One misty morning last week, I got a very distant photo of an immature eagle fishing in Hurricane Creek from Lakeside. They have a way of flying when hunting that is unmistakable.  It was too far away to be a decent image, but it did my heart good to see those massive wings beat above the water, circle, then go down for that split-second grab. Get ready. We have a lot to look forward to this fall around Lake O' the Pines.  

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Who Do I Bill For My Self-imposed Photo Assignments?

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I have decided to create some self-imposed photo assignments for myself.  The whole reason for it is that we learn better when we are pushed a bit. Right now when I go take photos, I am an equal opportunity photographer. My aim may to see what birds are out or to look for butterflies. I likely start out with my telephoto in my hands. However, as I amble about, I may see bees around a nice flower and so my aim changes. I put on my Micro lens and may pull out my flash for fill light. Then I may see a delicate mushroom pushing through the moist earth. Then, I am down on my hands and knees or, sometimes, flat on my stomach to make the shot. When I walk a little further, I may crest a hill and there is a beautiful view of the lake and the piney woods behind it. So, then I am slipping on my wide angle and digging out my polarizer filter. I adjust to whatever the situation may require. So, is that a bad way to go taking pictures? Not at all. I love doing that and it is why I burden myself down with so many pieces of equipment on my walks.

These days, I am most likely to be walking with my 200-500 mm lens mounted on my main camera. Often, I have it mounted on my tripod and carry it over my shoulder. There are times, though when birds (or other subjects) are active and I may need to make some fast shots. Then I will have my camera in my hands and the tripod on a shoulder sling. In my holster is my second camera and it will usually have the 105 mm Micro lens attached. I can quickly pull it out of the holster when needed. In another pouch, I may have my 18-300 mm zoom or my 14 mm wide angle. In my pockets, I will likely have my flash, a 1.4 tele-converter, a remote shutter release, some filters (polarizer, ND. . . ), memory cards, extra battery and a few cleaning supplies (brush, micro cloth).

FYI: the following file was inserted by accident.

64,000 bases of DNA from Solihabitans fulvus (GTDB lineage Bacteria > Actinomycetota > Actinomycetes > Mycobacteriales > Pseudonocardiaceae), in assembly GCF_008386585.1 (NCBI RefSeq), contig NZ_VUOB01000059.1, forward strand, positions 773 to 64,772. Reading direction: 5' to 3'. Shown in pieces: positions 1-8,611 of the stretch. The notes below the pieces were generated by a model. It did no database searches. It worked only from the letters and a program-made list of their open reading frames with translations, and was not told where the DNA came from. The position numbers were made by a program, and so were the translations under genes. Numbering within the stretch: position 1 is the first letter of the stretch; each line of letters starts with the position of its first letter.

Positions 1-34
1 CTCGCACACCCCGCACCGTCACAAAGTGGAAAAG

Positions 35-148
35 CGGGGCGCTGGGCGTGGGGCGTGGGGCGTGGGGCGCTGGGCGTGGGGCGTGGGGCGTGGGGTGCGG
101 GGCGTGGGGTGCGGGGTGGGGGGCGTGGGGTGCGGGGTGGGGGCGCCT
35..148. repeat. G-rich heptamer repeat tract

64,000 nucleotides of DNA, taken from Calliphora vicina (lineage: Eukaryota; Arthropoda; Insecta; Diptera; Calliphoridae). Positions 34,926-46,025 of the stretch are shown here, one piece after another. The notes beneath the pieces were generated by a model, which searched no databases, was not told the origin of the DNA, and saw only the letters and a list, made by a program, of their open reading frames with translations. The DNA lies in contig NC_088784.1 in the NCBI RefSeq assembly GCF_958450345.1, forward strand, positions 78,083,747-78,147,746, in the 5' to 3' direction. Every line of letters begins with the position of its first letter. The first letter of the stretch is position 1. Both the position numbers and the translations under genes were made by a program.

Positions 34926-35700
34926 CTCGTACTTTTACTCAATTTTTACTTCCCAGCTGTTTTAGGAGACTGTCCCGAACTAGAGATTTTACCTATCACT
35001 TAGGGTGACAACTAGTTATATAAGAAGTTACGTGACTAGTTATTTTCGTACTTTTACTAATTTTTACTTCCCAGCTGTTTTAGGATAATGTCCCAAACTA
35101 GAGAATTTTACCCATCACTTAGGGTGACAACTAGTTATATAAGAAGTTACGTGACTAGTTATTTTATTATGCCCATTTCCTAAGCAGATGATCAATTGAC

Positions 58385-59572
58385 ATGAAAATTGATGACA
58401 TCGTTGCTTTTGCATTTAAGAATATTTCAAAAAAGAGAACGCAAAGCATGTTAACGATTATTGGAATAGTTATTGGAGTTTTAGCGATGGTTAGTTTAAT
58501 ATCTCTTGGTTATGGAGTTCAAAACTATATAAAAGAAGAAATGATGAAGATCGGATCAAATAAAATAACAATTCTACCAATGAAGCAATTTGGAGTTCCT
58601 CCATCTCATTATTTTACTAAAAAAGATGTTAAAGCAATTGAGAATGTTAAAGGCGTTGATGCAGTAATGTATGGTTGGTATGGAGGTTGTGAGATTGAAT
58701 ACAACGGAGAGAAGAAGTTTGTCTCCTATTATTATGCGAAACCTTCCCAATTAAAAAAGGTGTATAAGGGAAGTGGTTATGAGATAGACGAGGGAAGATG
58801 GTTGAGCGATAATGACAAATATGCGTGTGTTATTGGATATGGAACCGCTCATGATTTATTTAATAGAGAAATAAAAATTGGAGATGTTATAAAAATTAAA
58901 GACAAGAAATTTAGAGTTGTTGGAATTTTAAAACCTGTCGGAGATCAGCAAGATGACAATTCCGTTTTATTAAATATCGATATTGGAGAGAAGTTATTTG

That is my "normal" gear. It does vary depending on what I am thinking about photographing. For example, if I am purposely going to be doing macro, then I might add a ring light, knee pads, reflector/diffuser, etc. With this gear, I am ready for most situations. Whatever pops up, flies over, crawls by or magically appears, I am equipped to get a decent shot.

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Eaglet Update - Trying to Stay Cool over Lake O' the Pines

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Trudging in to the backside of Lakeside Park over the weekend, gear in tow. . . I hear the WHOOSH of a pair of very large wings.  Without a second to spare, I am able to grab my camera and get a shot of an immature Bald Eagle as it flies from the tree, sails over Brushy Creek, and crosses over the top of the dam.  High in the frame though it is, I was just lucky to get a focused image.  Can I be sure that it is one of the eaglets we watched as hatchlings to fledglings earlier this year?  No.  Do I believe that it probably is?  Yes!  

We were able to check the island where the nest is last week, and saw one of the parents hiding in the shade of the pine needles.  This insufferable heat is apparently hard on our feathered friends, too.  They are not any more likely than we are to be baking in the hot afternoon sun.  As we watched for a minute, I caught a glimpse of an immature eagle in the dense pine thicket.  As the heat lets up and we transition to fall and all the blessings that come with that marvelous time of year - cooler days being only one of them - I believe we will see our first-year eaglets, Liberty and Freedom, as they soar over this beautiful body of water we are so privileged to call home.  Bring it on.